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Download The Dumbest Generation: How the Digital Age Stupefies Young Americans and Jeopardizes Our Future (Or, Don't Trust Anyone Under 30) Audiobook

Extended Audio Sample The Dumbest Generation: How the Digital Age Stupefies Young Americans and Jeopardizes Our Future (Or, Dont Trust Anyone Under 30) Audiobook, by Mark Bauerlein Click for printable size audiobook cover
3 out of 53 out of 53 out of 53 out of 53 out of 5 3.00 (923 ratings) (rate this audio book) Author: Mark Bauerlein Narrator: Danny Campbell Publisher: Tantor Format: Unabridged Audiobook Delivery: Instant Download Audio Length: Release Date: June 2011 ISBN: 9781452672328
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Let's take stock of young America. Compared to previous generations, American youth have more schooling (college enrollments have never been higher); more money ($100 a week in disposable income); more leisure time (five hours a day); and more news and information (Internet, The Daily Show, RSS feeds). What do they do with all that time and money? They download, upload, IM, post, chat, and network. (Nine of their top ten sites are for social networking.) They watch television and play video games (2 to 4 hours per day). And here is what they don't do: They don't read, even online (two thirds aren't proficient in reading); they don't follow politics (most can't name their mayor, governor, or senator); they don't maintain a brisk work ethic (just ask employers); and they don't vote regularly (45 percent can't comprehend a ballot). They are the dumbest generation. They enjoy all the advantages of a prosperous, high-tech society. Digital technology has fabulously empowered them, loosened the hold of elders. Yet adolescents use these tools to wrap themselves in a generational cocoon filled with puerile banter and coarse images. The founts of knowledge are everywhere, but the rising generation camps in the desert, exchanging stories, pictures, tunes, and texts, savoring the thrill of peer attention. If they don't change, they will be remembered as fortunate ones who were unworthy of the privileges they inherited. They may even be the generation that lost that great American heritage, forever. Download and start listening now!

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Quotes & Awards

  • It wouldn't be going too far to call this book the Why Johnny Can't Read for the digital age. Booklist

Listener Opinions

  • 4 out of 54 out of 54 out of 54 out of 54 out of 5 Mark C. Kelly | 2/19/2014

    " As a high school teacher, I know all too well about a culture that doesn't read, and in fact resents being asked to read. I don't know how we can turn it around, but I'm rather confident the technology money schools throw at the problem now only serve to engage students, not educate or enlighten them. This book is a conversation starter to address the problem, and hopefully begin seeking solutions. "

  • 1 out of 51 out of 51 out of 51 out of 51 out of 5 Nathan | 2/17/2014

    " Baulerlein has the statistics, but what he lacks is nuance, tact, and ultimately, objectivity. Under his steely eye, anyone under 30 is magicked into a mouthbreathing, illiterate cross between Britney Spears and Dennis the Menace. The shrillness of his rhetoric borders on ageism, sure to offend anyone under 30 who doesn't get all their information from Wikipedia or base their value on the worth of their iPod. "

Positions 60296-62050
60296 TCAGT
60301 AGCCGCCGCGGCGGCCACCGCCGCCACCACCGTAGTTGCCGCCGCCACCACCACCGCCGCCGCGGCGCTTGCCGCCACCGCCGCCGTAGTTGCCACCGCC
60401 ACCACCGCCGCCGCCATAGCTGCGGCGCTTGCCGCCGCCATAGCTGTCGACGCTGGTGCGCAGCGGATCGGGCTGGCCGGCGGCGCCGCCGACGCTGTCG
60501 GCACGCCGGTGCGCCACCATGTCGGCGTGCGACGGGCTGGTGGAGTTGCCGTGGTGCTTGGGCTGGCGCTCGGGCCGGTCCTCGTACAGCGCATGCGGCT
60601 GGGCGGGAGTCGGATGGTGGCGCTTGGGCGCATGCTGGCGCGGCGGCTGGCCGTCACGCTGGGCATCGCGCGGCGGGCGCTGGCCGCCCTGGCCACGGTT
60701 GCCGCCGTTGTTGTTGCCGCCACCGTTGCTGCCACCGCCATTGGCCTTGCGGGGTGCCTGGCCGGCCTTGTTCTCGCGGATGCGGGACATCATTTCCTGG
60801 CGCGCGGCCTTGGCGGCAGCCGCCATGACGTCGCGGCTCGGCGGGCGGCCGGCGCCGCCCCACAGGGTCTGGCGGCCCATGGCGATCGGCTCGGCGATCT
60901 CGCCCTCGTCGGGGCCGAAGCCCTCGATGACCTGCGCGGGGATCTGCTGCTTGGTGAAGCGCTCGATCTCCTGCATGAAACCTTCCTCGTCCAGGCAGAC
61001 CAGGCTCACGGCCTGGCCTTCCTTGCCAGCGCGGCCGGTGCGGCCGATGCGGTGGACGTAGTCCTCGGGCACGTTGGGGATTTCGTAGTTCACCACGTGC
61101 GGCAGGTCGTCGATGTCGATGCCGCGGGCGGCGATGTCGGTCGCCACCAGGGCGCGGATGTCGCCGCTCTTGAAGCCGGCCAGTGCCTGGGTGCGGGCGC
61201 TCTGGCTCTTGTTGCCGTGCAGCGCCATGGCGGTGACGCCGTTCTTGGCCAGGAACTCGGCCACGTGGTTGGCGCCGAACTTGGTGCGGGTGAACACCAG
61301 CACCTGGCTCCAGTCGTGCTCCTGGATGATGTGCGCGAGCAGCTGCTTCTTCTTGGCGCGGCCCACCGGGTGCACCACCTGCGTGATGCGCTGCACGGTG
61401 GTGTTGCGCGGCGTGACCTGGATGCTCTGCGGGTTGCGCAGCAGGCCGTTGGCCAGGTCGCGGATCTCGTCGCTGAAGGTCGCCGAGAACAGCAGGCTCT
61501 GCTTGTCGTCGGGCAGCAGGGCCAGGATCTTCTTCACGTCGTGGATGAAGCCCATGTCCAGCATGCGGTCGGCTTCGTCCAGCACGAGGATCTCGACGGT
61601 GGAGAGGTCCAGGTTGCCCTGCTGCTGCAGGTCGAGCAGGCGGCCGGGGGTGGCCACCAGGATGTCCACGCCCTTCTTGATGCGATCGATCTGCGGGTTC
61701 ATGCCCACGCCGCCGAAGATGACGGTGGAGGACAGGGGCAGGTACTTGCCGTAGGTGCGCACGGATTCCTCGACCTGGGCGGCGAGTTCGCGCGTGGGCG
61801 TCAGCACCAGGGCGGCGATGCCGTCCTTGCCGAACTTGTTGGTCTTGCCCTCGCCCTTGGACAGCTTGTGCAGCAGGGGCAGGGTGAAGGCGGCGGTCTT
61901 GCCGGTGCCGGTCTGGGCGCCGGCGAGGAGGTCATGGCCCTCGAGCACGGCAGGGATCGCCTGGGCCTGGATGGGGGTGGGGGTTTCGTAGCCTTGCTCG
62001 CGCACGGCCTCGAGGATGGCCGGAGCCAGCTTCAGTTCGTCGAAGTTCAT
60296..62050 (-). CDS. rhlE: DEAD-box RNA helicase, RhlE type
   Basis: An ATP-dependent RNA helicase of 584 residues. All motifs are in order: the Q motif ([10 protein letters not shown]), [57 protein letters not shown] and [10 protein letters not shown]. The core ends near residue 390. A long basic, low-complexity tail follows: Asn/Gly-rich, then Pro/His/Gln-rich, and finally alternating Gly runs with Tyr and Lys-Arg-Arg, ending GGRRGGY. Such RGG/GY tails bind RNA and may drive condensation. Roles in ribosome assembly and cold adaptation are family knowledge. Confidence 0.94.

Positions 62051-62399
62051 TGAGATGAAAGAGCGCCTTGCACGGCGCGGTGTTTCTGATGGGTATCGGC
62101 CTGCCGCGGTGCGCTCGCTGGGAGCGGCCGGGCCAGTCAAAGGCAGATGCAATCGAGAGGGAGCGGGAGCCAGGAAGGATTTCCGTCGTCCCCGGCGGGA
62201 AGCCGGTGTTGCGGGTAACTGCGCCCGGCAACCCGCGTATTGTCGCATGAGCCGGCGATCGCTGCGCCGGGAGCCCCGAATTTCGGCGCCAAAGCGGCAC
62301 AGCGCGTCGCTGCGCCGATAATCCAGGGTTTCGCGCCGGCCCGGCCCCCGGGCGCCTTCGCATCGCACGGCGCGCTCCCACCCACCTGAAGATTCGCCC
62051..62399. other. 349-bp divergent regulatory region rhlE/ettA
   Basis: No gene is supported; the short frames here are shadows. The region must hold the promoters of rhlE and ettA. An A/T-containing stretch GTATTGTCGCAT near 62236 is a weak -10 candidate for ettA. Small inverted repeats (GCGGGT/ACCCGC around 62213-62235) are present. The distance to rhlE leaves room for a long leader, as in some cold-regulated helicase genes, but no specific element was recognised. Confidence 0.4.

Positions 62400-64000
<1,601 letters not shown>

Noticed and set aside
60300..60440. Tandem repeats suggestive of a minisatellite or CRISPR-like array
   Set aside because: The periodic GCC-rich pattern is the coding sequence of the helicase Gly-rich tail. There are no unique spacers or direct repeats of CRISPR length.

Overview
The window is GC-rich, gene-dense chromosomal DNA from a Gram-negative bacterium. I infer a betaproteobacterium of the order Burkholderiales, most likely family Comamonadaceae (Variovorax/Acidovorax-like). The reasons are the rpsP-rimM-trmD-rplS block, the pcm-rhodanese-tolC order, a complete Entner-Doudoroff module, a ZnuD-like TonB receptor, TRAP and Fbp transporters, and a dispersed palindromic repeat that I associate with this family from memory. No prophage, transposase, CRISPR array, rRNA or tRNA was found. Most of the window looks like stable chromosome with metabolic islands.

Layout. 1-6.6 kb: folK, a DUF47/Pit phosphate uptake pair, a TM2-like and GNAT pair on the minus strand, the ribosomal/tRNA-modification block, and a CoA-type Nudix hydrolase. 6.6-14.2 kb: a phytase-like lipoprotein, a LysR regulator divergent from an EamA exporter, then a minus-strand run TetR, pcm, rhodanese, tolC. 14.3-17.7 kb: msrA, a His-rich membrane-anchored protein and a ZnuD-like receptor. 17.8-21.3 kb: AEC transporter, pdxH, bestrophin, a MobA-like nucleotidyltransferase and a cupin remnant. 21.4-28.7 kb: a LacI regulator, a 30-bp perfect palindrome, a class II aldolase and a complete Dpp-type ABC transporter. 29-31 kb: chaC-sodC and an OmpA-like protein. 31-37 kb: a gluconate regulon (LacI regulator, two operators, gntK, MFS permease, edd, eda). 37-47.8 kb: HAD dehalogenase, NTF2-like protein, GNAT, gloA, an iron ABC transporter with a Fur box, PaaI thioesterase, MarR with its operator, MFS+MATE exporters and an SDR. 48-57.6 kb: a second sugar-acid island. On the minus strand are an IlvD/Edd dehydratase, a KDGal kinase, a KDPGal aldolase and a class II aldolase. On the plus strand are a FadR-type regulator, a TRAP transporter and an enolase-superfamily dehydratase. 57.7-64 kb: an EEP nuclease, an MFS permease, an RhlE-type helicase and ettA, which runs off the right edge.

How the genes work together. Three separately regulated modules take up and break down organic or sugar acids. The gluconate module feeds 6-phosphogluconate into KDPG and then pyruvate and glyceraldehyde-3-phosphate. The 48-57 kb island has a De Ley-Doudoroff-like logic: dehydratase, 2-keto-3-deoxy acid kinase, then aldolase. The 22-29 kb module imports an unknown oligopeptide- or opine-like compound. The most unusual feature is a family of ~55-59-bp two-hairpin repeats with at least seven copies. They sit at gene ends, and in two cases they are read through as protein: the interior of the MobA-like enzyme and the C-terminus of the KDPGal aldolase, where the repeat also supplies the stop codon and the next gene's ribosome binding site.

• 2 out of 52 out of 52 out of 52 out of 52 out of 5 Kate | 2/16/2014

    " The author had me for a while, with an interesting critique of our youth-oriented society, but he just went off rambling for the last few chapters and I couldn't nod sagely anymore, not feeling like there was good evidence for his disgruntlement. I missed the footnotes that I felt ought to be there, despite the long bibliography at the end and the ENDLESS quotes from studies. As much as he criticizes youth for seeking out only those who agree with them, he's written a book for those with that same attitude. Also it is ridiculous to single out youth here: we're ALL getting dumber (if you use his definition). A high point: he doesn't entirely blame the schools for the pickle we're in. "

  • 4 out of 54 out of 54 out of 54 out of 54 out of 5 Charlotte | 2/1/2014

    " So informative. I highly recommend this book to educators. "

  • 3 out of 53 out of 53 out of 53 out of 53 out of 5 Steven Dunn | 2/1/2014

    " A very informative book on the way we lie to ourselves about the positive effects of technology on the young. Unfortunately it's an incredibly dry book, little more than a collection of statistics held together in a loose framework of prose. I read the first several chapters in full and then skimmed the remainder. It's a book I highly recommend, but only for exposure to the statistics, which speak for themselves. "

  • 3 out of 53 out of 53 out of 53 out of 53 out of 5 Jason | 1/29/2014

    " A bit professorial, but some good points to consider about the value of classics. "

  • 4 out of 54 out of 54 out of 54 out of 54 out of 5 Aaron | 1/28/2014

    " Very entertaining for a book that deals with such a serious issue. It's disheartening that so many young people don't see the value of reading and other ways of gaining knowledge. Mark Baurlein provides many facts and statistics that are pretty shocking. No wonder people in other countries think the US is a joke. The only major flaw is that no real solution is provided. "

  • 2 out of 52 out of 52 out of 52 out of 52 out of 5 Jason | 1/18/2014